Bonnie Prince Charlie’s face recreated using death masks

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Researchers at the University of Dundee have recreated the face of Bonnie Prince Charlie as he appeared when leading the unsuccessful 18th century Jacobite rebellion as he sought to reclaim the British throne for his father.

In the image, Bonnie Prince Charlie appears with blonde curly hair, wide eyes and acne on his skin, revealing a different side to the more conventionally heroic figure he has traditionally been depicted as.

“I didn’t want him to appear as royalty even though he very much was. I did want to show a different angle with that.”

The image was created using death masks of the prince, which were photographed and mapped. It was common for notable figures at the time to have a cast taken of their face after they died, according to the university in a press release.

Using state-of-the-art software, 3D models were then produced, allowing researchers to “de-age” the prince, the university added.

The grandson of exiled Catholic King James II, Charles Edward Stuart, as he was officially named, led an unsuccessful Jacobite rebellion in 1745 when he was 24 and seeking to reclaim the British throne for his father.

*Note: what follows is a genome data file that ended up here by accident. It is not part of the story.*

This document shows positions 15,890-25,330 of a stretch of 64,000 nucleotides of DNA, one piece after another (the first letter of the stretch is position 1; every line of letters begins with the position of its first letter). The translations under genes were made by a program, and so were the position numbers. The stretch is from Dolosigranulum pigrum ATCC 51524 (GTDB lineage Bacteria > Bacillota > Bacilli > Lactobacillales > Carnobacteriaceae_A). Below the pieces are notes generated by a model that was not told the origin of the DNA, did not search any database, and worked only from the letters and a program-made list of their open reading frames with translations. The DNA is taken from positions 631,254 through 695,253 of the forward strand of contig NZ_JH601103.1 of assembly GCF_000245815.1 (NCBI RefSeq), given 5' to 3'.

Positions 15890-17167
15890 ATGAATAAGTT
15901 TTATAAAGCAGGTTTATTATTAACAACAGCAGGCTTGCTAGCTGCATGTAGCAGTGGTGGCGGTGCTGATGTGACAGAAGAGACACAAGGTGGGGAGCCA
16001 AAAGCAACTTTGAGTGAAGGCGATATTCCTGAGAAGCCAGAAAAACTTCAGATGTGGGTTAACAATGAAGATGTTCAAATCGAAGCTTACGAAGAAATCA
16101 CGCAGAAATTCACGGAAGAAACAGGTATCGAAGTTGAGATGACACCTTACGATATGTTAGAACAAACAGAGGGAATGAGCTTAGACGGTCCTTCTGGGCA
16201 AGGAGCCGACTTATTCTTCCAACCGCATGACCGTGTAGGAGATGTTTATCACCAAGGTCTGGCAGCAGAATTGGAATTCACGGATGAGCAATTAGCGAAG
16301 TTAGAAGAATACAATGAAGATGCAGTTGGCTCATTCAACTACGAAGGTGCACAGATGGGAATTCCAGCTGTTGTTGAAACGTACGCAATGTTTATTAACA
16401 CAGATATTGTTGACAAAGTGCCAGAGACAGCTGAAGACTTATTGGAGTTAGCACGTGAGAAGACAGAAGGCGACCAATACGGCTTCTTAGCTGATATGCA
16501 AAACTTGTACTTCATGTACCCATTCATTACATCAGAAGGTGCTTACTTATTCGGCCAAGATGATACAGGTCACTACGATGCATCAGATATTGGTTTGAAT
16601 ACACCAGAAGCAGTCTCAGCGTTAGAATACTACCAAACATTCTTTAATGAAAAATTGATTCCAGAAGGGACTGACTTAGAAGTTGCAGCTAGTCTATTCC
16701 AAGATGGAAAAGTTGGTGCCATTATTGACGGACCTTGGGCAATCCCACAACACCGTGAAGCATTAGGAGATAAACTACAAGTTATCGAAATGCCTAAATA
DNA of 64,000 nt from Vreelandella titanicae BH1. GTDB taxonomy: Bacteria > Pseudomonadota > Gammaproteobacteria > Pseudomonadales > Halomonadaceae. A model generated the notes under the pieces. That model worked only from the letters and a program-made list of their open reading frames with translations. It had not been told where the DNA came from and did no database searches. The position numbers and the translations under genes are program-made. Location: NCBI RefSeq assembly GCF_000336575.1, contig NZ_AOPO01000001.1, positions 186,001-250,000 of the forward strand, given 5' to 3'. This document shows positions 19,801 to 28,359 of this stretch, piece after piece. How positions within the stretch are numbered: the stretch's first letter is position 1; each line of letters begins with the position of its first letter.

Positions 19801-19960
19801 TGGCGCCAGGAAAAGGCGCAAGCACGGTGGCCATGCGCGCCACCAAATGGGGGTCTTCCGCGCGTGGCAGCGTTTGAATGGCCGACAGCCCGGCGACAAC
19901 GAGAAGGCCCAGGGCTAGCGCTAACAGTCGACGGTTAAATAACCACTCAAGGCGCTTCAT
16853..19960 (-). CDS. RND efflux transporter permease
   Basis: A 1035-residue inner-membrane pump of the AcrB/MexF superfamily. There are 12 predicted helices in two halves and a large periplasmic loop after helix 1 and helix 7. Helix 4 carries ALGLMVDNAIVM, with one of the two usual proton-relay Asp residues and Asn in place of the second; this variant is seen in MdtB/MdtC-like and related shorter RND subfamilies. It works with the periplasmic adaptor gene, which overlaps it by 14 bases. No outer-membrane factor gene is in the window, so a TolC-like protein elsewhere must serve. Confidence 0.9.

After his initial attempted invasion supported by a French fleet was thwarted by storms in 1744, the prince set out a year later with a small force of about a dozen men. With his charm and charisma, he sparked an uprising in Scotland, marched as far south as Derby and earned his nickname “Bonnie Prince Charlie.”

But the rebellion ultimately failed and it took him months to escape back to the European continent, leaving behind only the now-romanticized memory of his uprising.

He spent the rest of his life on the continent, dying in 1788 at the age of 67 in Rome, Italy.

“I’ve been interested in the Jacobites for a while now and it just kind of evolved,” Veselá said. “I saw a reconstruction of him in 2019 by Hew Morrison and he also used the death mask and created a version of him just before he died so I wanted to create a slightly different version.”

For her depiction of a 24-year-old prince, Veselá had to de-age him by applying the knowledge she learned from studies about the aging patterns in humans to make him look younger and examining the contemporary accounts and paintings that portrayed the prince.

“The face transforms following death,” Houlton adds. “It’s a case of not only reversing his age but reversing the effects of being deceased.”

The recreation will be included in the University of Dundee’s annual Masters Show, with the exhibition running from Saturday to August 27.

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